by Travis Grassmid
The date was October 31, 1517. Martin Luther, a young monk and teacher of theology, posted his famous ninety-five theses on the Wittenberg church doors, an act which marked the beginning of what is now known as the Protestant Reformation.
Of course Luther was not alone; there were many stalwart men of faith beginning to challenge the status quo of 16th century Catholicism. While Luther was teaching in Wittenberg, John Calvin was writing profusely in Geneva. Throughout Europe a fresh wave of commitment to Scriptural authority was sweeping the land. Thus began a tidal wave of true revival in the church. “Protestants” (as this new breed was called) were protesting the tyranny of a self-serving church, and striving for a return to humble submission to the self-authenticating and authoritative Word of God.
There is a popular truism which states, “Power corrupts, absolute power corrupts absolutely.” This was the trap into which the Roman Catholic Church of the 16th century had fallen. In matters of faith and practice, they had nearly complete control of theology. From the selling of indulgences, to the interpretation of Scripture, the church of Rome ruled with an iron fist.
Now, fast forward forty-four years. The location is Doornik (southern Netherlands, now a part of Belgium), a city under the control of King Phillip II of Spain. Phillip II, being a devout Catholic, was actively engaged not only in promoting Catholicism throughout his kingdom, but also was willing to be the instrument for enforcing his religion. No other religion would be permitted under his reign, and particularly not that accursed theology of Calvin and Luther. Enter, the Spanish Inquisition.
Here is where it gets interesting. Doornik had for some time been under French rule, and the seeds of the Reformation had not only been planted, but they had germinated and taken firm root. They would not be subjugated by Rome easily. In September of 1561, one of the most unusual “peaceful protests” ever recorded in history took place. About 600 citizens gathered at the local fair and began singing Psalms! The good people of Doornik wanted to hear God’s Word in their own tongue. The governor, sister to King Phillip II, was outraged!
About a month after the protest of Psalms, there was a document nailed to the doors of the local Roman Catholic Church; an unsigned document, purportedly representing the desires of the protesters of Doornik, a document which we now know and cherish as the “Belgic Confession of Faith.”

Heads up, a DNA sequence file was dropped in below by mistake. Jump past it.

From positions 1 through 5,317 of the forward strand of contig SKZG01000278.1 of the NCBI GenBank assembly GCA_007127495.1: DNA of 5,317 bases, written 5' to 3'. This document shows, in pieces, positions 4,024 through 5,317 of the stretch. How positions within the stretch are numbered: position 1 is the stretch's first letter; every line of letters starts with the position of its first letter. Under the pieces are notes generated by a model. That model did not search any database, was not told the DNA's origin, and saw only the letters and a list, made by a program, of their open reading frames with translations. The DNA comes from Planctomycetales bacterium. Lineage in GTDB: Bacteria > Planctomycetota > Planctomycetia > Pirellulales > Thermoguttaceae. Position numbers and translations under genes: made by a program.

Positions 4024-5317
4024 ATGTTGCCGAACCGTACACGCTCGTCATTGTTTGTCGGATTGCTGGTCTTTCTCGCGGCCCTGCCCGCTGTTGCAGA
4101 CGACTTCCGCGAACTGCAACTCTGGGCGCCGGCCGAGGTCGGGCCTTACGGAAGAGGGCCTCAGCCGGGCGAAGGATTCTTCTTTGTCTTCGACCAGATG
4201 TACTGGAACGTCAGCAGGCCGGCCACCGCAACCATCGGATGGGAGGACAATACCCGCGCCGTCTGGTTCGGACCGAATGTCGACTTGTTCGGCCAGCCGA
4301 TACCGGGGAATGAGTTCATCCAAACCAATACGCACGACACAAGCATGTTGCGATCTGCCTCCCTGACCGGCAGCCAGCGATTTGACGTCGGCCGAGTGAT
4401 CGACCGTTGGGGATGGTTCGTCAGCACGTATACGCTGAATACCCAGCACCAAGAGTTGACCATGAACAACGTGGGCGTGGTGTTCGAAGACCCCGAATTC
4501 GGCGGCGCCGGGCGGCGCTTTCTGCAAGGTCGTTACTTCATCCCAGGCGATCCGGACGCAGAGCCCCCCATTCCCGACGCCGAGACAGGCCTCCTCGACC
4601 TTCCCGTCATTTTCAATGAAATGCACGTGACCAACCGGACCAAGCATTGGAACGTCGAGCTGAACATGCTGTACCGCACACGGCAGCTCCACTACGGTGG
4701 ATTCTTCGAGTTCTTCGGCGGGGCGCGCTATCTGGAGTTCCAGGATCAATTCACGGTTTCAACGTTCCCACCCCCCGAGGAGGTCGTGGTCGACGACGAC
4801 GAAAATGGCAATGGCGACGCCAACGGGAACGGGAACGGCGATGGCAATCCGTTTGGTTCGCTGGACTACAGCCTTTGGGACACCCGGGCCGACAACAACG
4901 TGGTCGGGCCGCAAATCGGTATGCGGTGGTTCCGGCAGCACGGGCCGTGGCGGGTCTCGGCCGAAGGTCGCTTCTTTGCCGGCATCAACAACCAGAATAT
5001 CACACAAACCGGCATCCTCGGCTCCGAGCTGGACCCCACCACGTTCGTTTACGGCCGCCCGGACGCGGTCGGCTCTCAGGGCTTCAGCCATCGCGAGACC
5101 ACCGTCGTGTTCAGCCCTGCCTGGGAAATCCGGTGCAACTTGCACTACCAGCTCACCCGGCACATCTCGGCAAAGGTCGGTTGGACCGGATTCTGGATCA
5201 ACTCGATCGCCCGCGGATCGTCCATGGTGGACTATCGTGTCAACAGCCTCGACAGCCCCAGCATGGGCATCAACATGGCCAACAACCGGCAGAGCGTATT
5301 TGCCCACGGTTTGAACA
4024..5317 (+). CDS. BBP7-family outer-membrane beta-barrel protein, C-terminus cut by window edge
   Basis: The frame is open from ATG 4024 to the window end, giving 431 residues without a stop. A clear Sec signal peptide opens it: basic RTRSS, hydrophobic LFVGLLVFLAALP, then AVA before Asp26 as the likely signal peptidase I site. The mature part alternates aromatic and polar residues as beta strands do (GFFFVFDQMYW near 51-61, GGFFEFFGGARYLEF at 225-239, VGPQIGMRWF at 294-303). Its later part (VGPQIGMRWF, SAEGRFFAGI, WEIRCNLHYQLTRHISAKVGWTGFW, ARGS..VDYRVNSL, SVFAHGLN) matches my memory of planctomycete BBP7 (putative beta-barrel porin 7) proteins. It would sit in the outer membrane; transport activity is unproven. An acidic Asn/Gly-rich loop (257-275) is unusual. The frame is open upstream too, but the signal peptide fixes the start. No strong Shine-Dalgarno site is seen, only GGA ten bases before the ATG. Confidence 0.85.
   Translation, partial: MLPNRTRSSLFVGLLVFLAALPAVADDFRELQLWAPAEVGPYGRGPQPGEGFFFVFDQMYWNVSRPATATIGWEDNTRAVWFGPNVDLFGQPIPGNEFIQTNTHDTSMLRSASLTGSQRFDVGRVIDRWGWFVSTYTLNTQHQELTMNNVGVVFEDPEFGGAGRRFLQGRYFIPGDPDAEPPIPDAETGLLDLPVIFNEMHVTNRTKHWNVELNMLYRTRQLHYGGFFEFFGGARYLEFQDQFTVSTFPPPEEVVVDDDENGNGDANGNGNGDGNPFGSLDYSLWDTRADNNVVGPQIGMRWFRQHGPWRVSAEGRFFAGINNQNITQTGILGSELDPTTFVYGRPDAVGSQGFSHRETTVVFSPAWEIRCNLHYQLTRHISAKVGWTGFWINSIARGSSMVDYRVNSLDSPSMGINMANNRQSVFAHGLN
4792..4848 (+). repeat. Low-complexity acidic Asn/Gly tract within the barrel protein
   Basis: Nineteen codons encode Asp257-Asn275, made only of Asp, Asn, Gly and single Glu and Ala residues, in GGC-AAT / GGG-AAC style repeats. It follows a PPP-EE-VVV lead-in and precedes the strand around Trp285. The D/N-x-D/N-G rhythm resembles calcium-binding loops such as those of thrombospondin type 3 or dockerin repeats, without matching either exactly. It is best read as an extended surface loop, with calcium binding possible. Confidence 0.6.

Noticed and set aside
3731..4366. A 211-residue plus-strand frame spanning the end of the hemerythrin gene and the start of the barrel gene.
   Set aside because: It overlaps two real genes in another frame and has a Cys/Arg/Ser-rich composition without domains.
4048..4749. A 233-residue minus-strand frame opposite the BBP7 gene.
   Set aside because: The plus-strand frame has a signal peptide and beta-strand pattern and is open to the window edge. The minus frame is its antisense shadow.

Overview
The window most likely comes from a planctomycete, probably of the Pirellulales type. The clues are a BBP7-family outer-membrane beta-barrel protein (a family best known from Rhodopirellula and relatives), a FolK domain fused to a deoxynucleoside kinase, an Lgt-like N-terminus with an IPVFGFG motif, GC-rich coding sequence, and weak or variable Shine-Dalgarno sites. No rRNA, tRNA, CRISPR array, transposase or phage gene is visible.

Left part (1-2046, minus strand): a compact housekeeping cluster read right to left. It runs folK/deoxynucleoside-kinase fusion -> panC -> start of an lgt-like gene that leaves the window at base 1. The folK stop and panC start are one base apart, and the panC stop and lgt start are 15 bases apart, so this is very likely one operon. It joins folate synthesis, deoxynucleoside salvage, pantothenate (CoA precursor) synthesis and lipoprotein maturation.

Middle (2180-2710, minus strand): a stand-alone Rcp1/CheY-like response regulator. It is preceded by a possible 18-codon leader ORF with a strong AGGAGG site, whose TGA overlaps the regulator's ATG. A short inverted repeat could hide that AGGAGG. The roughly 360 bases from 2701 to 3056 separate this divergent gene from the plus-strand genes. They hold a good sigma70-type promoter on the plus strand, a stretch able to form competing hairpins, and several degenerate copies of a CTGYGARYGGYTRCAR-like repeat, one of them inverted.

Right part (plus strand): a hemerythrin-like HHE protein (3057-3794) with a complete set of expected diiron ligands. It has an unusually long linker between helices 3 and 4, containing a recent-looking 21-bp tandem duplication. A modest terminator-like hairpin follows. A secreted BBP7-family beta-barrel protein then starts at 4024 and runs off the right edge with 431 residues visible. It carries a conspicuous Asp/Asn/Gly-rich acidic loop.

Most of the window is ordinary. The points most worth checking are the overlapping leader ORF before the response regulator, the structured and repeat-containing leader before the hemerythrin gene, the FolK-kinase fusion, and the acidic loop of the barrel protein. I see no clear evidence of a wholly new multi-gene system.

What made this document so offensive to the mother church, you may ask? In short, it is the fact that this document was a well-crafted letter which clearly articulated the inerrant, authoritative nature of Scripture alone as our Christian authority. In so doing, the authority of the church over the Word of God was challenged, a challenge which the church could not tolerate.
Two sets of documents nailed to church doors, with forty-four years separating the two occurrences.
Each of these occurrences was for the express purpose of “protesting” the extra-biblical abuse of power by the church of her day. Each of these acts of protest was the result of godly men, holding the Word of God high, as the only inerrant authority. Each of these protests resulted in continued and even magnified persecution; but then, comfort in this life held very little compulsion to men who longed for that heavenly city. Martin Luther would be hunted. Guido de Bres (the preacher who penned the words of the Belgic Confession) vowed that he and the protesters would, “‘offer their backs to stripes, their tongues to knives, their mouths to gags, their whole bodies to fire’ rather than deny the truth expressed in this Confession” (Introduction to the Belgic Confession – 1959 edition of the Psalter Hymnal).
For over 450 years now, the courage of those valiant protesters of Doornik has been used by God to keep His church rooted in Scriptural authority. Article V of the Confession sets the standard for our understanding of the sufficiency of Scripture:
“We receive all these books (the sixty-six being listed in Article IV), and these only, as holy and canonical, for the regulation, foundation, and confirmation of our faith; believing without any doubt all things contained in them, not so much because the Church receives and approves them as such, but more especially because the Holy Spirit witnesses in our hearts that they are from God, and also because they carry the evidence thereof in themselves. For the blind are able to perceive that the things foretold in them are being fulfilled.”
The Reformed are sometimes accused of holding confessions to either being higher, or at least equal to, the Word of God. However, the beauty of true confessionalism is that our confessions unabashedly hold God’s Word above any word of man.
Rev. Travis Grassmid is Adjunct Professor of Biblical Studies and Counseling at Heidelberg Theological Seminary.